http://homemadecircuitsandschematic...9/adding-soft-start-to-water-pump-motors.html

    Jamie
     
  14. Phil Allison

    Phil Allison Guest

    "Richard Rasker"
    ** Switching on at a zero crossing creates the LARGEST possible *magnetic*
    inrush surges with transformers - this is so because the AC wave takes a
    whole cycle to average to zero volts.

    For minimum magnetic surge current, you switch on at a voltage peak - this
    way the AC wave averages to zero in a mere half cycle.

    To make a transformer that does not surge with random switch on points,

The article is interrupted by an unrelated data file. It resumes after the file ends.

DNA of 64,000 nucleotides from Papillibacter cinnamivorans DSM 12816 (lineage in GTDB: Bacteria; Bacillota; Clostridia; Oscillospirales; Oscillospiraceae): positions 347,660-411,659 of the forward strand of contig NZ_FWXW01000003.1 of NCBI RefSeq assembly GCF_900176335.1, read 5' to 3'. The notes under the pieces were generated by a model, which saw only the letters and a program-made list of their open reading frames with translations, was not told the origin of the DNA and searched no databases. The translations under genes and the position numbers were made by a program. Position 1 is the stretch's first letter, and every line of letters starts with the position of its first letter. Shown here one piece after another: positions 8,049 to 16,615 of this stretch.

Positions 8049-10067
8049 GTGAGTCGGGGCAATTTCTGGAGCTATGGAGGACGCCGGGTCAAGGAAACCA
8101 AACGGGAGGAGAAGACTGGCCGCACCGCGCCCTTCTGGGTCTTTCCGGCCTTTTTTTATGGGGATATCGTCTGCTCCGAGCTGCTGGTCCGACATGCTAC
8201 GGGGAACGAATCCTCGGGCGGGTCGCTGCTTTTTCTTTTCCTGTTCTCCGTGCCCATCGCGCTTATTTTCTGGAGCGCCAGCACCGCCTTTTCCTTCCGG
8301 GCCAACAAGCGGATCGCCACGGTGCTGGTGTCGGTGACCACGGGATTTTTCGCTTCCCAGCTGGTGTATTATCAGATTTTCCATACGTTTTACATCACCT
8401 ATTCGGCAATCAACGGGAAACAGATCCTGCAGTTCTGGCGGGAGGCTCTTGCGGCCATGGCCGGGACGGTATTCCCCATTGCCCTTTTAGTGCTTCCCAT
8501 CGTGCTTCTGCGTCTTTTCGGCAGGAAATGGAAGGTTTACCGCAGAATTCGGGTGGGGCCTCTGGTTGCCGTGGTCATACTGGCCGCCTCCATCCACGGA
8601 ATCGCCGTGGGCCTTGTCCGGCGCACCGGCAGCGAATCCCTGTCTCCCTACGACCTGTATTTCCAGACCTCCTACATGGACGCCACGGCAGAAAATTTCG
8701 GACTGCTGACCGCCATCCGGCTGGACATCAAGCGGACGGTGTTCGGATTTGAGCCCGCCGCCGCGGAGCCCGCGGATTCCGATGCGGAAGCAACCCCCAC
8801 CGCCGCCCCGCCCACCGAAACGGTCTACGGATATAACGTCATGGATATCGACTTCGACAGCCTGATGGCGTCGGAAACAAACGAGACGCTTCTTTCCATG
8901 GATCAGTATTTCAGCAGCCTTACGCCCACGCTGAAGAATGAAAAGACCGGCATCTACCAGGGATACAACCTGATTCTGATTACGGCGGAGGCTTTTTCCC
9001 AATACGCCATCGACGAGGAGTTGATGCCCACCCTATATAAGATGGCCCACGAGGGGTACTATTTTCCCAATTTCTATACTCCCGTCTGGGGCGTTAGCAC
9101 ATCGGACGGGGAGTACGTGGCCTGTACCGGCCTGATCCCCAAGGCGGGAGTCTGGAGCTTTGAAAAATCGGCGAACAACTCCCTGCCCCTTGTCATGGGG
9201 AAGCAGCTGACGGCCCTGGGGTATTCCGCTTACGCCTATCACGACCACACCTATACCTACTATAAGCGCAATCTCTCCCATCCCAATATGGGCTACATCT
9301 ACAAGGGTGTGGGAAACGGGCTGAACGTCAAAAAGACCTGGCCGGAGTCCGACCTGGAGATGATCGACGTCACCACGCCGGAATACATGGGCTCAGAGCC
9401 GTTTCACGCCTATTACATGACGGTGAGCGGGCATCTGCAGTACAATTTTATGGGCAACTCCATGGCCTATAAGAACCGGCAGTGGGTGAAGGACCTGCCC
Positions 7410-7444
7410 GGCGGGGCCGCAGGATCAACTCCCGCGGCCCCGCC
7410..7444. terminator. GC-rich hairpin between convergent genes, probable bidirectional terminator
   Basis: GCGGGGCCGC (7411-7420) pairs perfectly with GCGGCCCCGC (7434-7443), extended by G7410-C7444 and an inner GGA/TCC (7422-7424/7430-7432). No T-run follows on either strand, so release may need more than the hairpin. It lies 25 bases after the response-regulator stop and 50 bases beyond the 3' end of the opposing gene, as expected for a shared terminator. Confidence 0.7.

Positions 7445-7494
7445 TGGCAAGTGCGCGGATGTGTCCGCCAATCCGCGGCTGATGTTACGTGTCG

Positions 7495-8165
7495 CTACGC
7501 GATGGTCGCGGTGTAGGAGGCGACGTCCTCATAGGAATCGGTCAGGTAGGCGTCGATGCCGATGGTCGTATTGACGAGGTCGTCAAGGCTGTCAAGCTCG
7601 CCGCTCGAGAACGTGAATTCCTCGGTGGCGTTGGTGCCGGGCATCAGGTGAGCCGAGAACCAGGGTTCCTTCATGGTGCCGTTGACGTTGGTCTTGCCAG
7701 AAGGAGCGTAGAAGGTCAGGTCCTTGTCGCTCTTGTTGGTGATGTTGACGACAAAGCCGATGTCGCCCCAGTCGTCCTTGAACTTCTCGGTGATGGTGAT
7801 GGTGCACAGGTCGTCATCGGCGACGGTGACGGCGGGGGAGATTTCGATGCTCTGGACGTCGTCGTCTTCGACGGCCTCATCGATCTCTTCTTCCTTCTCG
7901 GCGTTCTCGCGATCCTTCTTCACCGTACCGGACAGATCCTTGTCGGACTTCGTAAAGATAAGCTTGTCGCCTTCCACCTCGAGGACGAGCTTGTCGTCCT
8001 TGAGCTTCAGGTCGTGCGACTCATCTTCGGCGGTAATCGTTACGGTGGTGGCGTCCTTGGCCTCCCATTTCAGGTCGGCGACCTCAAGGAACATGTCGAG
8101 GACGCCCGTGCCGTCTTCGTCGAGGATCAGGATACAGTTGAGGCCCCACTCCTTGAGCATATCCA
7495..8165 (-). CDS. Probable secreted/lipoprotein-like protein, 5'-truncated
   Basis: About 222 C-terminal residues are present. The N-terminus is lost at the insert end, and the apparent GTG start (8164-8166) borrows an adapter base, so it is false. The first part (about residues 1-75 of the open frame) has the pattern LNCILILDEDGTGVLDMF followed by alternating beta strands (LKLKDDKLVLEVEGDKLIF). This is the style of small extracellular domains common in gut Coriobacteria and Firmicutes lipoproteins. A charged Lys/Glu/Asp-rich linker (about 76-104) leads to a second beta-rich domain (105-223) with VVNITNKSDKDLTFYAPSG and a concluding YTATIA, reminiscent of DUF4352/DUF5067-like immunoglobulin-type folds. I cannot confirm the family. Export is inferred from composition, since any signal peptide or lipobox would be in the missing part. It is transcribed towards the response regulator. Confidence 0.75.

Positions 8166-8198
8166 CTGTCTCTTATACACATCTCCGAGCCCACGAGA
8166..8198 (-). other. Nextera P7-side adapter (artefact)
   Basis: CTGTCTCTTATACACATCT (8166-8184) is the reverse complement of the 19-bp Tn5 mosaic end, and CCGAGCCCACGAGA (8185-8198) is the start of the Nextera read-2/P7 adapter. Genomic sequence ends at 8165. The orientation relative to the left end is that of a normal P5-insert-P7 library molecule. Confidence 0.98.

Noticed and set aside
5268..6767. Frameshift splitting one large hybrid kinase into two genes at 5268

simply wind the primary for double the AC supply voltage - this has the
    same effect as using the transformer at double the usual supply frequency.

    NB: In cases where the transformer is loaded with rectifiers and large
    capacitor bank, surge current due to charging the caps dominates if you
    switch on at AC supply peaks. This is not the case with the OP's question.


    .... Phil
     
  15. Phil Allison

    Phil Allison Guest

    "Richard Rasker"

    ** Are the 16 amp breakers a part of the microwave units OR just installed
    in the AC supply to each oven ? If the latter, then simply use a larger
    breaker, ie 20amp.

    Remember - supply breakers are only there to protect cabling, not
    appliances.

    IME the instantaneous tripping current of magnetic/thermal breakers is about
    10 times the nominal amp rating and it seems your oven need a bit more than
    160 amps.

    BTW:

    Old fashion wire fuses have much higher tolerance to very short surges like